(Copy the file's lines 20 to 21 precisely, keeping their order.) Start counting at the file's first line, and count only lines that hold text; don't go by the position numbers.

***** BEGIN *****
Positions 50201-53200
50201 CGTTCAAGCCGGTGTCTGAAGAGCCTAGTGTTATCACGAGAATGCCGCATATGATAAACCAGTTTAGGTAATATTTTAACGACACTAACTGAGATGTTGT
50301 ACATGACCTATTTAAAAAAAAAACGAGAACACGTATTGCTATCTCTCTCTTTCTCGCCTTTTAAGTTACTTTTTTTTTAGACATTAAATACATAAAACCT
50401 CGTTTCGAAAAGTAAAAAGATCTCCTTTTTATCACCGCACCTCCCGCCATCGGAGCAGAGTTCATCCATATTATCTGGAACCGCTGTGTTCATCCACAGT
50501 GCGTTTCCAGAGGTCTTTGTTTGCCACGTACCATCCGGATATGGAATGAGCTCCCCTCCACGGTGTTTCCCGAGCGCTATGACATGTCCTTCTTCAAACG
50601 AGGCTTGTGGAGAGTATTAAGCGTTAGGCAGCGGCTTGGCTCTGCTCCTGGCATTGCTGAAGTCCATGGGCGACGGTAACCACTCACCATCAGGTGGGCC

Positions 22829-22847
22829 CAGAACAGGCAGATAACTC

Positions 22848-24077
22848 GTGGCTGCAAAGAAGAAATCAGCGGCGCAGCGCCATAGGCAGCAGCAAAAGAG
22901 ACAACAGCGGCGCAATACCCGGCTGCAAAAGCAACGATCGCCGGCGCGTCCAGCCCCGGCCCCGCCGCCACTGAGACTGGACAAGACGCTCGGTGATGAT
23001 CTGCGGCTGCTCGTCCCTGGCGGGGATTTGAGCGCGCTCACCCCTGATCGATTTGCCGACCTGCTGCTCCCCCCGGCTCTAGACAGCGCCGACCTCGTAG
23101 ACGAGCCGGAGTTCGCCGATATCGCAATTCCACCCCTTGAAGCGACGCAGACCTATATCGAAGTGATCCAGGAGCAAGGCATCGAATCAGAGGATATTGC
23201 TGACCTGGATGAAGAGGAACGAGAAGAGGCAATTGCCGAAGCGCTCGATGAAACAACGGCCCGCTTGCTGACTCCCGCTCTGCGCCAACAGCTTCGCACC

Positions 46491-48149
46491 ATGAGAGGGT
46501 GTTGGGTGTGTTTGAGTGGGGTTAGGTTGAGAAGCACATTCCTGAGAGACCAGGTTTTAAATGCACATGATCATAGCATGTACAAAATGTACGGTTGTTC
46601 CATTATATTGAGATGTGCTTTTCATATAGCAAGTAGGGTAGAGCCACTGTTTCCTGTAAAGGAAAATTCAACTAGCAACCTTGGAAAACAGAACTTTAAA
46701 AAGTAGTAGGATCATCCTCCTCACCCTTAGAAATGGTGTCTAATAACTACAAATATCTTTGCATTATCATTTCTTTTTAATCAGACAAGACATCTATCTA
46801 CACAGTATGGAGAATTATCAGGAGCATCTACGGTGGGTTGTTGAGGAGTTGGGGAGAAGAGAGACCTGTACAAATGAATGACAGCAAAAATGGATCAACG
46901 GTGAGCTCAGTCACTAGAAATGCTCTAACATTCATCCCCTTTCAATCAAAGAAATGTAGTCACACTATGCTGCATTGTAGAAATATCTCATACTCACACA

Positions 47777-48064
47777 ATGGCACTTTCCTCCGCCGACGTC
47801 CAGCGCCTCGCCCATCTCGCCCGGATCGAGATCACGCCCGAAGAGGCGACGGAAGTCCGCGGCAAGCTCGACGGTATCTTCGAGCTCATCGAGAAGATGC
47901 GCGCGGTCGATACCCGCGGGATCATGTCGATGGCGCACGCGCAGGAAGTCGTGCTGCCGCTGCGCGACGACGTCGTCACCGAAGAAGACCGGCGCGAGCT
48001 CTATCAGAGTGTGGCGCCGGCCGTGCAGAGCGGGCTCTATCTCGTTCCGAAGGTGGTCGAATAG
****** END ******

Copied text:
46801 CACAGTATGGAGAATTATCAGGAGCATCTACGGTGGGTTGTTGAGGAGTTGGGGAGAAGAGAGACCTGTACAAATGAATGACAGCAAAAATGGATCAACG
46901 GTGAGCTCAGTCACTAGAAATGCTCTAACATTCATCCCCTTTCAATCAAAGAAATGTAGTCACACTATGCTGCATTGTAGAAATATCTCATACTCACACA